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New England, By The Book, Reading

New England, By The Book – Portsmouth Book and Bar, Portsmouth, NH

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Last fall I had the opportunity to (individually) catch up with two of my favorite ladies from Maine. Portsmouth, New Hampshire is roughly ‘half-way’ between us these days, and therefore we chose that as a meeting point. We spent hours poring over the months or years since we’d last been in the same space, and in both cases it was (as I prefer to feel most of my friendships are) as if we’d just sat down together the day before.

On the first outing, my fellow literary-obsessed friend Leslie and I also ventured into a couple of Portsmouth’s used book stores to check their offerings. In the first shop I came across a book I had just finished a few weeks before, The Bells, by Richard Harvell and one other book I had heard of but not yet read, The Paris Wife, by Paula McLain. Leslie purchased the former and I the latter.

After indulging in lunch at nearby RiRu, a converted bank turned eatery, Leslie and i were sitting outside on a bench, and I looked up information on any other book stores in the area and am thankful that I did.

Just down the street from where we sat lay an (for me) untapped venue – Portsmouth Book and Bar. Located in the former Custom House and Post Office, built in 1860, and home of several other businesses over the years, the Book and Bar is a worthwhile stop if you happen to venture to Portsmouth and have some time to kill.

Granted, the selection may not look as substantial as other places I’ve visited, but don’t be fooled by that. The neatly spaced and stacked shelving holds a world of treasures at very reasonable prices. Their fiction section (my immediate go-to) is extensive, and their non-fiction and children’s equally impressive.

Aside from the books accorded for sale, the venue boasts an enticing menu of sandwiches and small plate offerings, a decent selection of beer and wine, and of course coffee, tea, and soft drinks for those who choose to not imbibe. I have yet to eat or drink at this location, but the smiles on the faces of the patrons each time I have visited lead me to believe the food and beverages, like the book selection, do not disappoint.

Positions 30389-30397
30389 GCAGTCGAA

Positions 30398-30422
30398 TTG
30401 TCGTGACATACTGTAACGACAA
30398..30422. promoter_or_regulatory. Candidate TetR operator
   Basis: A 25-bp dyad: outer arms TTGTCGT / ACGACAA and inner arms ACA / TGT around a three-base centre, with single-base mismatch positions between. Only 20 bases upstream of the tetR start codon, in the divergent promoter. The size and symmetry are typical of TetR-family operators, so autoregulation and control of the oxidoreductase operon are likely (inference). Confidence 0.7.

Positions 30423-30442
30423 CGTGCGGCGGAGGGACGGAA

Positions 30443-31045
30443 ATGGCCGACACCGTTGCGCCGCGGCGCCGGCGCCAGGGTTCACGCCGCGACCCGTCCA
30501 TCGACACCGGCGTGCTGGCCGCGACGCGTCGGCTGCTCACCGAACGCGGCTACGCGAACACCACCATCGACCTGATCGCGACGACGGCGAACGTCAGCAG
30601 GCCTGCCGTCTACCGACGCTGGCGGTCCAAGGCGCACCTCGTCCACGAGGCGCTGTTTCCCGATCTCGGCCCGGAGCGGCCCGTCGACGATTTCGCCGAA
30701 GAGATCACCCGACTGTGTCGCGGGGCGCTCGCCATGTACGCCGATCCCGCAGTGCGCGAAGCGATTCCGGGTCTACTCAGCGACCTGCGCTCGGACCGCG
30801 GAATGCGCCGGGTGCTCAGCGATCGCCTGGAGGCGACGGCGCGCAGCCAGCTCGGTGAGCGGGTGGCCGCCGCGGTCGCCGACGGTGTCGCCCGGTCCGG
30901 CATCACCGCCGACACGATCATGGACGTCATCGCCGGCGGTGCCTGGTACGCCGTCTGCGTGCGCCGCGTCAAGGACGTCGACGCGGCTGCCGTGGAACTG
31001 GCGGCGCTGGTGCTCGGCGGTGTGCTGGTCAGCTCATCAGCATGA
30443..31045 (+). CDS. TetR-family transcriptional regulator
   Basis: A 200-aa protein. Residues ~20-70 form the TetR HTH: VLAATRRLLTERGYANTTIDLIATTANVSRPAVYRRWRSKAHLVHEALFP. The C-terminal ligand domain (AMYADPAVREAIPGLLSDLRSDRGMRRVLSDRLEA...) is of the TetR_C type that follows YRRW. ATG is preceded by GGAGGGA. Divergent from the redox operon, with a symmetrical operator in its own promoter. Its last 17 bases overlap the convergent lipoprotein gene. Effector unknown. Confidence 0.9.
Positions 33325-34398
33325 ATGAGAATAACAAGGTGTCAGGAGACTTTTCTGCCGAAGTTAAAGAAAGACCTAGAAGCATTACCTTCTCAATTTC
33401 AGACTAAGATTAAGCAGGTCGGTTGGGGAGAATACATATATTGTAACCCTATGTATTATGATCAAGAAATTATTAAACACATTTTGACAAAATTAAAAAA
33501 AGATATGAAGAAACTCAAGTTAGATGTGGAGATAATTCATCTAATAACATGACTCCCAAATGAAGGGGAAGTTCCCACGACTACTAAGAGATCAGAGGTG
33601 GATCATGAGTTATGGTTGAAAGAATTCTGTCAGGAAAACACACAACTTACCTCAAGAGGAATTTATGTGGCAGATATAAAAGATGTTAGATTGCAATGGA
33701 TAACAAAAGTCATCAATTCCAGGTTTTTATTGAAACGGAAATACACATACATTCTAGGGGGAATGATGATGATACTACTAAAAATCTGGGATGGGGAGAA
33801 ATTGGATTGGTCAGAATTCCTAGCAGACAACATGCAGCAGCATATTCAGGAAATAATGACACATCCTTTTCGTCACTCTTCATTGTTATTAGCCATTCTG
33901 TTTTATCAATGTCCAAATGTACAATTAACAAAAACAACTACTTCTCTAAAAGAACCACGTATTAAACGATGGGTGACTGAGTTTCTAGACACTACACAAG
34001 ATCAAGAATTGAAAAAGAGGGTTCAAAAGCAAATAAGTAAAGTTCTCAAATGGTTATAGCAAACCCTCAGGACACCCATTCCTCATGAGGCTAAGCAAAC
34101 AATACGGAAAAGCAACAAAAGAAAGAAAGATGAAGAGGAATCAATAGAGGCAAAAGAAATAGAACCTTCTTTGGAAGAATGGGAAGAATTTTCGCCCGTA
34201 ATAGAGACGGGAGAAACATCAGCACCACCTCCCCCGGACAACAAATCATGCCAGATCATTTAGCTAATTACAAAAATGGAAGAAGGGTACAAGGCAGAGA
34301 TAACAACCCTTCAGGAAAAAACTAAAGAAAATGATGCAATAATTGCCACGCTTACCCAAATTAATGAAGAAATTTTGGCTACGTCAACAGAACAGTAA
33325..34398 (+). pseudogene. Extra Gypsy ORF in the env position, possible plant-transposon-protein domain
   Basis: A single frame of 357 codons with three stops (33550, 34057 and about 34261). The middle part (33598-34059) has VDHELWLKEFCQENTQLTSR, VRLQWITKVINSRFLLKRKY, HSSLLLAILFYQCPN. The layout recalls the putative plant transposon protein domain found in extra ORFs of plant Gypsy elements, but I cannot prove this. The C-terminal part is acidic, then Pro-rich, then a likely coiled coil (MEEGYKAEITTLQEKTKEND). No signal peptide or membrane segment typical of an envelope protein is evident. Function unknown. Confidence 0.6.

The book store also offers live music to patrons, as well as comfy couches and cafe tables  on which to alight and enjoy the eclectic mix of musical styles performed regularly.

Located in the historic downtown district of a beautiful sea-side city, this is a locale I plan to visit again and again. Most recently I left the store with newly owned books by George Gissing, Orhan Pamuk, and Edmund White. There were other editions of interest that caught my eye – and hopefully they’ll be there for future perusal.

Portsmouth Book and Bar can be found at:

40 Pleasant St
Portsmouth, NH 03801
603.427.9197

OPEN 7 DAYS
SUN – THU : 10a–10p
FRI – SAT : 10a–midnight

http://www.bookandbar.com/index.html

Happy reading!

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New England, By The Book, Reading

New England, By The Book – The Montague Bookmill, Montague MA

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Books You Don’t Need, In A Place You Can’t Find is the tagline on the website for this gem of a bookstore.

But they were wrong, on both counts.

The Montague Bookmill claims residence in an 1842 Grist Mill in the little town of Montague, Mass. Bordering the Sawmill River, the Bookmill invites visitors to wile away a long afternoon perusing the shelves and stacks (don’t be fooled, it’s very organized) of books for sale – and then the multitude of other items for sale.

The property boasts not only their general and scholarly interest books, but a vinyl and cd shop, an artists collective, and a rustic restaurant all within steps of each other.

The Bookmill also invites musical artists to entertain, with reasonably priced seats, yet they entice audience hopefuls to arrive early for seats in their armchairs and couches for the best and most comfortable view of the musician playing.

Two summers ago I decided to make the two hour trek to Montague, which is west of me as the crow flies, to see what was in store for me. I was not disappointed. I left with, amongst others, a wonderful novel by a ‘forgotten’ author – The Stones Of Summer, by Dow Mossman (who might feature in a ‘Faded Pages’ blog post in the near future, even if this book was his only commercial output). It’s a delightful read, big and sprawling, taking place over decades, and a wonderful way to pass a summer week, or month, depending upon the pace you take with reading it.